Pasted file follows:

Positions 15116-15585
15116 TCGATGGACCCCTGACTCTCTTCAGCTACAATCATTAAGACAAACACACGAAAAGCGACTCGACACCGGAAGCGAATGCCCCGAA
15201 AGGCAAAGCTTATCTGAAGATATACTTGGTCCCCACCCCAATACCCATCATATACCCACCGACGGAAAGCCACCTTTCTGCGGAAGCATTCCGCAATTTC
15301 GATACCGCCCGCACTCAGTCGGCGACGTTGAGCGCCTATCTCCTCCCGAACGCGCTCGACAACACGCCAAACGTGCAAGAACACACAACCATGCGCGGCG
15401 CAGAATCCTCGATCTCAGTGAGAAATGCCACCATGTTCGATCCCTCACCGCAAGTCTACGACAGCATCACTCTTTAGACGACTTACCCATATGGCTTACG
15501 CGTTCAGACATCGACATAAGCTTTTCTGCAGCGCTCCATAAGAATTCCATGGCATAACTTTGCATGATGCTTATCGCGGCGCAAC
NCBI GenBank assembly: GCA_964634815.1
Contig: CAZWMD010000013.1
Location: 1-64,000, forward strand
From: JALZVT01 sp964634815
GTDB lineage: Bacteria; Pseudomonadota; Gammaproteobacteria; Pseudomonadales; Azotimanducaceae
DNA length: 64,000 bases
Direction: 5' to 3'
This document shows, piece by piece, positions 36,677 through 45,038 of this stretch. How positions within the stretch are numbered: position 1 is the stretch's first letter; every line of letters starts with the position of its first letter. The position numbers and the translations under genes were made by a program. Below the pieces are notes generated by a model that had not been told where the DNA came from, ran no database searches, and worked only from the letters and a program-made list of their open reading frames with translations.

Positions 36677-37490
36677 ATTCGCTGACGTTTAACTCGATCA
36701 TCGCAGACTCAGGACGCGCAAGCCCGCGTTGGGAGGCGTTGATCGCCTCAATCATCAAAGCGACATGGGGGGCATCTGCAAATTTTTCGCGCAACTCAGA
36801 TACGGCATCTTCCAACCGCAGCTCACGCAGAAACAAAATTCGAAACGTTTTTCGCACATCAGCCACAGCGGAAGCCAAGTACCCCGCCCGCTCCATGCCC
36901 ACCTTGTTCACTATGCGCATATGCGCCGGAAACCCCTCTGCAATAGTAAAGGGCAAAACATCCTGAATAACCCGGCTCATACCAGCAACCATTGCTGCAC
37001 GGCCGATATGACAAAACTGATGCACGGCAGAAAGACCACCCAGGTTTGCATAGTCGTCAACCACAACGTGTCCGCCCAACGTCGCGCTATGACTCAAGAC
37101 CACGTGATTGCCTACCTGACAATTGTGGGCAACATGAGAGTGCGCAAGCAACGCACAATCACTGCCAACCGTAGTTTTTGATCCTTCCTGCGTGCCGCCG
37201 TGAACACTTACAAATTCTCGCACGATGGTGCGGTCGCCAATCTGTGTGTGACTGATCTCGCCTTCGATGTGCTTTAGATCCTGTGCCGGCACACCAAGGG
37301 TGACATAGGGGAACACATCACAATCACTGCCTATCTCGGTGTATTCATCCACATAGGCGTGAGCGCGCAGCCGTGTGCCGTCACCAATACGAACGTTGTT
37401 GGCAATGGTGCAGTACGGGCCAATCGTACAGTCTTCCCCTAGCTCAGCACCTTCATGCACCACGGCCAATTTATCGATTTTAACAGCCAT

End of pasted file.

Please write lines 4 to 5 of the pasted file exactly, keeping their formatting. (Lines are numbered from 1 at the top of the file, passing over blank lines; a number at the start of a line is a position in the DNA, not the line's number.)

15301 GATACCGCCCGCACTCAGTCGGCGACGTTGAGCGCCTATCTCCTCCCGAACGCGCTCGACAACACGCCAAACGTGCAAGAACACACAACCATGCGCGGCG
15401 CAGAATCCTCGATCTCAGTGAGAAATGCCACCATGTTCGATCCCTCACCGCAAGTCTACGACAGCATCACTCTTTAGACGACTTACCCATATGGCTTACG